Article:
- Former Proteas team manager Goolam Rajah has died.
- It is understood that Rajah, who was 74, was battling Covid-19 and had been hospitalised for some time.
- Rajah was the Proteas' team manager from 1991 until 2011.
Former Proteas team manager Goolam Rajah has died, it was confirmed on Tuesday.
He was 74.
Sport24 confirmed from independent sources that Rajah, a qualified pharmacist, was understood to have been in hospital for weeks having been diagnosed with Covid-19.
Former Proteas selector and former first-class cricketer Hussein Manack said Rajah dedicated his life to the game and to serving people in the game to the best of his abilities.
"He was prepared to do anything for the players at any time of the day or night. That was his level of commitment. Also because of his profession as a pharmacist and his love for the game, he could always help at any time of the day," Manack said.
Rajah was a celebrated and long serving Proteas team manager who served from 1991 until 2011. He presided over 179 Tests, 444 ODIs and 40 T20s.
This meant he was on hand when South Africa made their international return when they went to India in 1991 for three ODIs under the late Clive Rice's captaincy.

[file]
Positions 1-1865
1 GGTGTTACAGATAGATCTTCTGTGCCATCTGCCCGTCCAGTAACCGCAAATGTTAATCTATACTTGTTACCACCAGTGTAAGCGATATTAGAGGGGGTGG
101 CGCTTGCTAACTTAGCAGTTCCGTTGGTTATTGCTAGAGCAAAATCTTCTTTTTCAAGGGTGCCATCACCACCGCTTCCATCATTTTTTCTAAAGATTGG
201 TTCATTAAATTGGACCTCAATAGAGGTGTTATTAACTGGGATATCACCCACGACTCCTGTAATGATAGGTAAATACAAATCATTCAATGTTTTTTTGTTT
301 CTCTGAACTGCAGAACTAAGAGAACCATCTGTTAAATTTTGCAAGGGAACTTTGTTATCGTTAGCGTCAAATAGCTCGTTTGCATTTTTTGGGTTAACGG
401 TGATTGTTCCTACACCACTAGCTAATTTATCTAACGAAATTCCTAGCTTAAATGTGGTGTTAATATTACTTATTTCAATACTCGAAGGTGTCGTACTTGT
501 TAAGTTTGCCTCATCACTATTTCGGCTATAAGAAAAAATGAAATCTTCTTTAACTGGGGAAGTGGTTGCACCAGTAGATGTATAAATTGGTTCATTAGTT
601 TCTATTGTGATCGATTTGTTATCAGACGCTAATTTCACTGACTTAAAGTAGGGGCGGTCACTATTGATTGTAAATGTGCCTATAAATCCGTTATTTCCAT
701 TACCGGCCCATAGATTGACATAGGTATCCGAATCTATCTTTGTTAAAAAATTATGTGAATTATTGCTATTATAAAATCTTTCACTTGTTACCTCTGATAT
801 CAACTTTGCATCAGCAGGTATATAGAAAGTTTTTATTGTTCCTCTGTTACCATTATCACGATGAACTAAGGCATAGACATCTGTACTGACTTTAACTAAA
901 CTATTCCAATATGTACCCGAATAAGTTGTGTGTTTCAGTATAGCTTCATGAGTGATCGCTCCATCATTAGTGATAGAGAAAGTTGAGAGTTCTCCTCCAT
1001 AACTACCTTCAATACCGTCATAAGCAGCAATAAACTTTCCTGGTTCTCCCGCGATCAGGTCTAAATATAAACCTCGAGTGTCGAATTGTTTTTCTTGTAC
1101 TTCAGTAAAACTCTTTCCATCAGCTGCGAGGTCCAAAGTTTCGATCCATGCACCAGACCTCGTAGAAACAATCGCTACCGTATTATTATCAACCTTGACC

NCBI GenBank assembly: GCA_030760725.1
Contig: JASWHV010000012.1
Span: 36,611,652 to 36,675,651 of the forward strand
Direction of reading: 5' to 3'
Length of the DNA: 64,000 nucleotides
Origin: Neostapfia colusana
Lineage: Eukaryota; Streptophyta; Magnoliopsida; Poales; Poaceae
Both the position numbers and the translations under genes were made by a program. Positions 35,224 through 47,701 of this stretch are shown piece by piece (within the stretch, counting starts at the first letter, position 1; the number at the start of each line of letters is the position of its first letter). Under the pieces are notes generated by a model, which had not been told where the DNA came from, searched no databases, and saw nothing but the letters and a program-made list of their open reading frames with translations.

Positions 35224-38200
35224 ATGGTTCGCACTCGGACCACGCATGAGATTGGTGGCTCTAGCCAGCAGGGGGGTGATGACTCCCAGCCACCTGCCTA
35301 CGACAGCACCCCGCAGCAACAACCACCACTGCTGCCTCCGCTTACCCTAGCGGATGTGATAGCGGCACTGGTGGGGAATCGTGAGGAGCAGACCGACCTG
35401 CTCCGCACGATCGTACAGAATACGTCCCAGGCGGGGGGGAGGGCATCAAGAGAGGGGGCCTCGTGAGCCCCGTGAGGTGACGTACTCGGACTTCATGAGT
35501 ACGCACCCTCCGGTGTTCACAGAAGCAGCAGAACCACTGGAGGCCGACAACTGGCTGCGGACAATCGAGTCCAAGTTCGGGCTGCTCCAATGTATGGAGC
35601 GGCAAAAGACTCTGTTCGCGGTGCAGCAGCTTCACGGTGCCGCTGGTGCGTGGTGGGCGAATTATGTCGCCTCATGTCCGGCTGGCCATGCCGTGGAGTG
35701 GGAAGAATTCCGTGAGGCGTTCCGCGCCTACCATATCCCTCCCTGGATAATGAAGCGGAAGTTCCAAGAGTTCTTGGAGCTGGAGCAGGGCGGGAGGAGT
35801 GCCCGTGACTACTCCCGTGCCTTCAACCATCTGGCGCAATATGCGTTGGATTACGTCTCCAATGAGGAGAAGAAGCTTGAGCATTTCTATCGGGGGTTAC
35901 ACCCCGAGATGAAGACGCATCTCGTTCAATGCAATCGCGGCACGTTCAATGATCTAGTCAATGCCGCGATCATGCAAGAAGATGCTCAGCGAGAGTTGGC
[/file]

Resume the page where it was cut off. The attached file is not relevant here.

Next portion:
He also was at the Sydney Cricket Ground on 26 February 1992 when South Africa beat Australia by nine wickets in their first ever Cricket World Cup game.
He also looked after the team in their West Indian sojourn after the World Cup where they played in three ODIs and the famous Bridgetown Test against Richie Richardson's West Indians.
In all, he looked after the national team in 13 International Cricket Council events, including South Africa's painful 1999 World Cup exit in England, their 1998 Champions Trophy success in Bangladesh and the 2003 home World Cup failure.
His last ICC assignment was the 2011 Cricket World Cup where SA exited in the quarter-finals at the hands of New Zealand in Mirpur.